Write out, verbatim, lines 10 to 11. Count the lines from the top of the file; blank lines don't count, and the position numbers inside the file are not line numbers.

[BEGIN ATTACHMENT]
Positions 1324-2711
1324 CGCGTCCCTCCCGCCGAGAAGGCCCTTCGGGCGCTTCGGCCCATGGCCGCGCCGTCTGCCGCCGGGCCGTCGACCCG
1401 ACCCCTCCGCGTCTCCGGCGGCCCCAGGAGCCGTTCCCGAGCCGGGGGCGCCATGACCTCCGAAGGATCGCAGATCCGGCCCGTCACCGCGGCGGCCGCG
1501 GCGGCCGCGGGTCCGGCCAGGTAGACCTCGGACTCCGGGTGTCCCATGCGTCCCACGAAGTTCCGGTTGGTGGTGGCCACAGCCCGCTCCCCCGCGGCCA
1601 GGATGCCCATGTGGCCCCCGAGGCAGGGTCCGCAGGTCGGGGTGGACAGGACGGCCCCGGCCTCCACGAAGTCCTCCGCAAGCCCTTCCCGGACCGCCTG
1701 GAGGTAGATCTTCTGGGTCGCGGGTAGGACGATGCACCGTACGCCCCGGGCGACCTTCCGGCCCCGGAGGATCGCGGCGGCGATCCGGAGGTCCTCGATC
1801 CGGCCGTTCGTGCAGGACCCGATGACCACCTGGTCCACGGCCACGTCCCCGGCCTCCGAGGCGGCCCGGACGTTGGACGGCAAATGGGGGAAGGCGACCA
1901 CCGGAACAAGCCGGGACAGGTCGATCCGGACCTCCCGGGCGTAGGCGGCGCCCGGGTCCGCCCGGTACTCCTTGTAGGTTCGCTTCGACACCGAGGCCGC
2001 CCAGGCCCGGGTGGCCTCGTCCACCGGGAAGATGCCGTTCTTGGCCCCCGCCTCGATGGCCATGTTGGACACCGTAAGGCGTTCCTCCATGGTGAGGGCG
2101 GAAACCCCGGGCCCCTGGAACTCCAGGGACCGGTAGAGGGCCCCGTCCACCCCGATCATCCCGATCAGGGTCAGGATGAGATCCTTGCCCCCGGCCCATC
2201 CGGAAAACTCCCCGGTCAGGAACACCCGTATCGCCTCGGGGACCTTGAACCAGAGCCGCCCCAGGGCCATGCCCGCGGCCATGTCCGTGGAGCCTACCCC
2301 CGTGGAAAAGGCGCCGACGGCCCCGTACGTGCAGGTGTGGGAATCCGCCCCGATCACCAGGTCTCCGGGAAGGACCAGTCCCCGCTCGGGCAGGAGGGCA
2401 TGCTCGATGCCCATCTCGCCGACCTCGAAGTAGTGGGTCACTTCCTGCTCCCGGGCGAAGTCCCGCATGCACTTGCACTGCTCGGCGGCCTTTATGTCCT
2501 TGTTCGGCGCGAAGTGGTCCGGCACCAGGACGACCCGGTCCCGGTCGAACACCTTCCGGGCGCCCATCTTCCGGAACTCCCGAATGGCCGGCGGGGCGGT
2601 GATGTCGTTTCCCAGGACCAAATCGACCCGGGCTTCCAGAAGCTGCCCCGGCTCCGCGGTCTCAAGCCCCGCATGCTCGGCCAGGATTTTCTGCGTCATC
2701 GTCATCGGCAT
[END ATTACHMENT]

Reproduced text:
2101 GAAACCCCGGGCCCCTGGAACTCCAGGGACCGGTAGAGGGCCCCGTCCACCCCGATCATCCCGATCAGGGTCAGGATGAGATCCTTGCCCCCGGCCCATC
2201 CGGAAAACTCCCCGGTCAGGAACACCCGTATCGCCTCGGGGACCTTGAACCAGAGCCGCCCCAGGGCCATGCCCGCGGCCATGTCCGTGGAGCCTACCCC